If I ever meet Michael Robbins I hope I can say to them, “Dude. You are F’ed up.” And I hope he smiles and says, “Thanks.”
Everything is nonsense in Alien vs. Predator. Yet it seems to make sense when it clearly does not make sense. (Or does it?) His words are strung together in a pattern of letters and words and grammar and punctuation and lines on a page that are alive and moving and telling a story and flowing and just assaulting the senses. My eyes gobbled up the text and wanted more when it ended. Each poem (like any poem) has a start and finish, but each one seems like it could easily continue into the next one. I cannot name one poem that jumped up and out at me as it was this one long One Day in the Life of Ivan Denisovich like book for this reader. I had to stop and digest everything, so unlike Aleksandr Solzhenitsyn’s book, there are natural pauses after each piece of work. The format was like any traditional poem. It looked like a stereotypical poem. There is no fancy “set ups” and some even rhyme. Yet, there was something else. You know this is not your dad’s poetry. The “machine” was being assaulted from the inside out. Robbins thumbs his nose at the world, while it seems that he clearly loves being alive.
Robbins’ poetry is a mash-up of references and the publisher description and the coworker that recommended this book to me (as he and I were talking about Kyle “Guante” Tran Myhre and his mix of poetry, rap/song and essay) says, “hip-hop and heavy metal lyrics, movie quotes, Bible verses, commercials, pop psychology, clichés, and nursery rhymes are all fair game.” Robbins takes all of this, throws it in the blender, hits obliteration and comes out with a cool, tall, messy and messed up drink of a book of poetry. There is a 1980’s sound to the language as with many of the references. Yet, it is not dated at all.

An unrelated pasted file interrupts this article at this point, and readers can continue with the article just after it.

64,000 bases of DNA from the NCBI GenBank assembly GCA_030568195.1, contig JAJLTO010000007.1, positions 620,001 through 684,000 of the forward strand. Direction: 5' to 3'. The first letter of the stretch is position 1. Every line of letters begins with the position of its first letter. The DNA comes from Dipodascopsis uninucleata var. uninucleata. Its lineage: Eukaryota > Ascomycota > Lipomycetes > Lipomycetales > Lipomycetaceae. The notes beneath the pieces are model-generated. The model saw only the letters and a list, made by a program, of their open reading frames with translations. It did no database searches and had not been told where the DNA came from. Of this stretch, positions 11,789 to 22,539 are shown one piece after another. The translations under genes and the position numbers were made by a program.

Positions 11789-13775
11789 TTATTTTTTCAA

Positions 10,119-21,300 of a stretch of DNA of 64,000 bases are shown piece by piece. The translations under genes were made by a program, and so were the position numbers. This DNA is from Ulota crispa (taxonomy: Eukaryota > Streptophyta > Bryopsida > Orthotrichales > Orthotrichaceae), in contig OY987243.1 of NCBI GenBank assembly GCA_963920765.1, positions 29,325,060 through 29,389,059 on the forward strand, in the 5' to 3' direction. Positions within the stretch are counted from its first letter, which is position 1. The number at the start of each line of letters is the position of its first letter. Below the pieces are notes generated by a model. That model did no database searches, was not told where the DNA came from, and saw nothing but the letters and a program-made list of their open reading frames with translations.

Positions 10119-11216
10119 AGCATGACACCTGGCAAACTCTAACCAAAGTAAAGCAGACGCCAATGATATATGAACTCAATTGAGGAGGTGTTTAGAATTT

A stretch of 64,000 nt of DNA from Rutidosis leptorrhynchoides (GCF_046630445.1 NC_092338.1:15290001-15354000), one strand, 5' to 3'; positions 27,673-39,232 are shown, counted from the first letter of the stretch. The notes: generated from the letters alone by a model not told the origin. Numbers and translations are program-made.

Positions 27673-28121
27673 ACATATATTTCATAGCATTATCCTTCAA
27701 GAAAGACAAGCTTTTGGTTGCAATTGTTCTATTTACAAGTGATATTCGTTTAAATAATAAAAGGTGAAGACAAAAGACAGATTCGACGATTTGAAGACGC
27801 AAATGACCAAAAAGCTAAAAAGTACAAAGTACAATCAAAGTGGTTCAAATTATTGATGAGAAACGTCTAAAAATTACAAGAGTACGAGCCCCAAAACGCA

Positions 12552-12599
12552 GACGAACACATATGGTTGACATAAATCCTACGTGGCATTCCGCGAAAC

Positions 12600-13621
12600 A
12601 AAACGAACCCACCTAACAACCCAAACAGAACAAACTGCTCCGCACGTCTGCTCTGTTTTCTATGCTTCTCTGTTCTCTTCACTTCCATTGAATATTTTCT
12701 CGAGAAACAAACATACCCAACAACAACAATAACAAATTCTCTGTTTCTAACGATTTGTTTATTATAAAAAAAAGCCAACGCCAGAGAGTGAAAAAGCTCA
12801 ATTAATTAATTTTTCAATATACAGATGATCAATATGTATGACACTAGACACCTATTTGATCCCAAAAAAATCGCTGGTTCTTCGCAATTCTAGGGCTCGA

My coworker wrote in his review, “He blends them with wry bits of humor, sexuality, and encyclopedic bombast. The result is pure vulgar brilliance. His follow-up, The Second Sex, is fantastic as well.” I could not have said it better: vulgar brilliance. Therefore, as soon as I can breathe again (I think I was holding my breath a few times just trying to catch up to Robbins word stream) I am going to have to find Second Sex. If it makes my gut ache and my brain crave words like Alien vs. Predator did, I might never be the same again!
There are writing styles he copes and borrows from, but at the same time it is his voice. He does not sound like anyone else but does have an everyman voice. I have a feeling that high school and college students will eat this up like the 1950’s and 1960’s ate up Ginsberg and Kerouac.